Sometimes we have thoughts that are not helpful and sometimes we have behaviors that are not helpful. Cognitive Behavioral Therapy looks at both of these things and seeks to change them. And in turn we change our feelings.
Cognitive Behavioral Therapy (CBT) is a short-term approach that is driven by the goals of the client. In CBT we view each client as the expert on their own lives so we work together with the client to create goals. After the goals are set, we then work together to explore old patterns that are no longer working and explore possible new patterns.
Cognitive Behavioral Therapy (CBT) is often considered a treatment of choice because it is so heavily backed by the research. The research shows that it really works! And in my office, I see that too.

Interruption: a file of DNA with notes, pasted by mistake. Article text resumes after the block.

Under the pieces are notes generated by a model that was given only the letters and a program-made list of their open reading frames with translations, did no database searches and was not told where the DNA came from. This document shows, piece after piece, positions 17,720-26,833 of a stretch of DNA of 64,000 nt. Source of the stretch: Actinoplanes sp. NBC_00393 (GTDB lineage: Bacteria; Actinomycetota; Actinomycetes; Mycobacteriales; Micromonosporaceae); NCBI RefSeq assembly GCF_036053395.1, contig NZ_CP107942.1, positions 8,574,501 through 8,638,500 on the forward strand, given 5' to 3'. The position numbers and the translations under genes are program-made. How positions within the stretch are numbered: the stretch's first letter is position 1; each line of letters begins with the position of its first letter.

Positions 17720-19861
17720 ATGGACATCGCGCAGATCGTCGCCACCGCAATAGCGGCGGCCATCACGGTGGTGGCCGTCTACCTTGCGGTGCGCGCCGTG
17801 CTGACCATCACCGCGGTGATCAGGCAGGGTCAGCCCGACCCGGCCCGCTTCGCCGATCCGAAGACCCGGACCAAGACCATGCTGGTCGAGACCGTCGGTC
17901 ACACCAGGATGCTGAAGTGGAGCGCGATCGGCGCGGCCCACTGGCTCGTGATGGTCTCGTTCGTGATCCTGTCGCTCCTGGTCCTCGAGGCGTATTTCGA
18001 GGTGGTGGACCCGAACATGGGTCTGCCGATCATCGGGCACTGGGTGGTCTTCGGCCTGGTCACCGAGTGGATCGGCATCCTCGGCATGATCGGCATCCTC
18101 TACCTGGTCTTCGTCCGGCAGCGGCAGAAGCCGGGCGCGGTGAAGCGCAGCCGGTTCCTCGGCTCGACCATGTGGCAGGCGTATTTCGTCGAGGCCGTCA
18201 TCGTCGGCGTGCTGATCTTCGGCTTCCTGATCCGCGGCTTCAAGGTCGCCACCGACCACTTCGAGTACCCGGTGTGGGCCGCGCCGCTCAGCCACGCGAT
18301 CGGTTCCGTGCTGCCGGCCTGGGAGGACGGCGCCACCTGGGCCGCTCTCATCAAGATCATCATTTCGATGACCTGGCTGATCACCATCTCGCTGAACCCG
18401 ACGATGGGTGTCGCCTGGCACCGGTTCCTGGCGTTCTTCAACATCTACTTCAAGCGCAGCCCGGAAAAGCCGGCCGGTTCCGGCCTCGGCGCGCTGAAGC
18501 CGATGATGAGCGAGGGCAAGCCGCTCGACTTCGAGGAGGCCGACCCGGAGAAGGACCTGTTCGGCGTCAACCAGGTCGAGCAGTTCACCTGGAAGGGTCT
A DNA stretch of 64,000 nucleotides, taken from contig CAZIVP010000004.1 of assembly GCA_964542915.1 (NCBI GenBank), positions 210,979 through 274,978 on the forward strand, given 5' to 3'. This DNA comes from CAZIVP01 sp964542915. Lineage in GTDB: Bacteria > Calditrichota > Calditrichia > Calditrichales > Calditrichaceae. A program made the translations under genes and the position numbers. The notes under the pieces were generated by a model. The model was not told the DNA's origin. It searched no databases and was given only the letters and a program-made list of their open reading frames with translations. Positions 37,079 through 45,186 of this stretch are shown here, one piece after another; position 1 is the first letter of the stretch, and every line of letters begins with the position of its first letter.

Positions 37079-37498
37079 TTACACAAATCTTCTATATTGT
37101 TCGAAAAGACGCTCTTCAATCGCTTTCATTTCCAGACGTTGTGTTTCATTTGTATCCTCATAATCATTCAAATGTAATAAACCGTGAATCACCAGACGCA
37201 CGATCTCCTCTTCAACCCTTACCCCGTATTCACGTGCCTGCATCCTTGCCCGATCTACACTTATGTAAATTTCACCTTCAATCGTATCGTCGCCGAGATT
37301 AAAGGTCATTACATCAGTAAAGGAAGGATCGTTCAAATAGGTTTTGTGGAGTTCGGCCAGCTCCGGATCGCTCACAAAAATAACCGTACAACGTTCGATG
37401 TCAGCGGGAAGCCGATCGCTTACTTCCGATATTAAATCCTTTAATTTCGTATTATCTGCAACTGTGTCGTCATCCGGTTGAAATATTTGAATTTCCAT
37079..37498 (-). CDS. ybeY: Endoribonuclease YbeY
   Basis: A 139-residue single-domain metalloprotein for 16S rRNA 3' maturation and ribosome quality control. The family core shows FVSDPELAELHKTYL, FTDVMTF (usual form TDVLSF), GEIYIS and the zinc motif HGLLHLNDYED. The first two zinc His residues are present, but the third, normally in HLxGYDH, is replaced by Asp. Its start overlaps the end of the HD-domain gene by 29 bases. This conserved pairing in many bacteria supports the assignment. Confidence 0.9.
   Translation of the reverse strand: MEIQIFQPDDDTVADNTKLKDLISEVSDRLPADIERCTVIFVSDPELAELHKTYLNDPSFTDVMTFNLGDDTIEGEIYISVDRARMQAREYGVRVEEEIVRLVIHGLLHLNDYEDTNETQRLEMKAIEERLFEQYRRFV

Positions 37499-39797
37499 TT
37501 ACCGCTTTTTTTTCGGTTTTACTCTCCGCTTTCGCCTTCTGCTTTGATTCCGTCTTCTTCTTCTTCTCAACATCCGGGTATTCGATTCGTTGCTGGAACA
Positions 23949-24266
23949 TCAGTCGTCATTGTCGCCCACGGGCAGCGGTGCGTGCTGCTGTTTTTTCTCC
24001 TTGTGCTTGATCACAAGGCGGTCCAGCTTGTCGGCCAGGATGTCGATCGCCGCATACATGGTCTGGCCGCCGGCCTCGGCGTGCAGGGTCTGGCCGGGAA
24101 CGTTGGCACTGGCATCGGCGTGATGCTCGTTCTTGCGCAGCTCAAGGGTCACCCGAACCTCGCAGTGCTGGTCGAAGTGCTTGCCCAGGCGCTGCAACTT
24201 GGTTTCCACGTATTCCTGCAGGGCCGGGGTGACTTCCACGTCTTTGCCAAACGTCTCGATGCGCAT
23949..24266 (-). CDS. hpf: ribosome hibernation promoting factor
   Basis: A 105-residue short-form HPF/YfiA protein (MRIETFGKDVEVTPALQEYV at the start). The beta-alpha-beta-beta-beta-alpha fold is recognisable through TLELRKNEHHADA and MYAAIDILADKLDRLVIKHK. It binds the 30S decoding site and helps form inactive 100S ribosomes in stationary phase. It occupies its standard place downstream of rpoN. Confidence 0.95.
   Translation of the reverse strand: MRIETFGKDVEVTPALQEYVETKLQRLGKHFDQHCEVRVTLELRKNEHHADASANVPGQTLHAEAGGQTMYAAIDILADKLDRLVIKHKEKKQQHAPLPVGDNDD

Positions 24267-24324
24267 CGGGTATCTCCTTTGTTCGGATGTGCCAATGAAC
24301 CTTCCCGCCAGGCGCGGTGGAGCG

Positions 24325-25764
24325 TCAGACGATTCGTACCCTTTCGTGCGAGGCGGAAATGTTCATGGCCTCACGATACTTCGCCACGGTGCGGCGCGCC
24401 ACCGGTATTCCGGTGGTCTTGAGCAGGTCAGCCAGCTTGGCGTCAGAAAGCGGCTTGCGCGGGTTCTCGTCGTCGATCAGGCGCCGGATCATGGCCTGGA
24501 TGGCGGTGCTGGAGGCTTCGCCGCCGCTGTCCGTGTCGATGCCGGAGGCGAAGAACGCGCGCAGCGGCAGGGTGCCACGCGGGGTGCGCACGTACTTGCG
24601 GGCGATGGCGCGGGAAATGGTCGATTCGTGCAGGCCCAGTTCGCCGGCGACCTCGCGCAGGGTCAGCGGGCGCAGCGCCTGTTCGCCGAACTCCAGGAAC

CBT is shown to be effective in treating:
- Attention Deficit Hyperactivity Disorder (ADHD)
- Sleeping difficulties
- And more
Often times individuals seek out counseling when they are struggling with strong negative emotions. CBT draws a clear connection between thoughts, feelings, and actions.
In Cognitive Behavioral Therapy (CBT) we:
-Look at internal dialogue, AKA self-talk
-Explore where the self-talk comes from
-Look to see if our self-talk is helpful or unhelpful to us
-Work to change unhelpful self-talk
-Work to change unhelpful behavior
Theresa Leskowat MS LPC is a Cognitive Behavioral Therapist in Charlotte, NC. Theresa is also founder and owner of Clear Vista Counseling.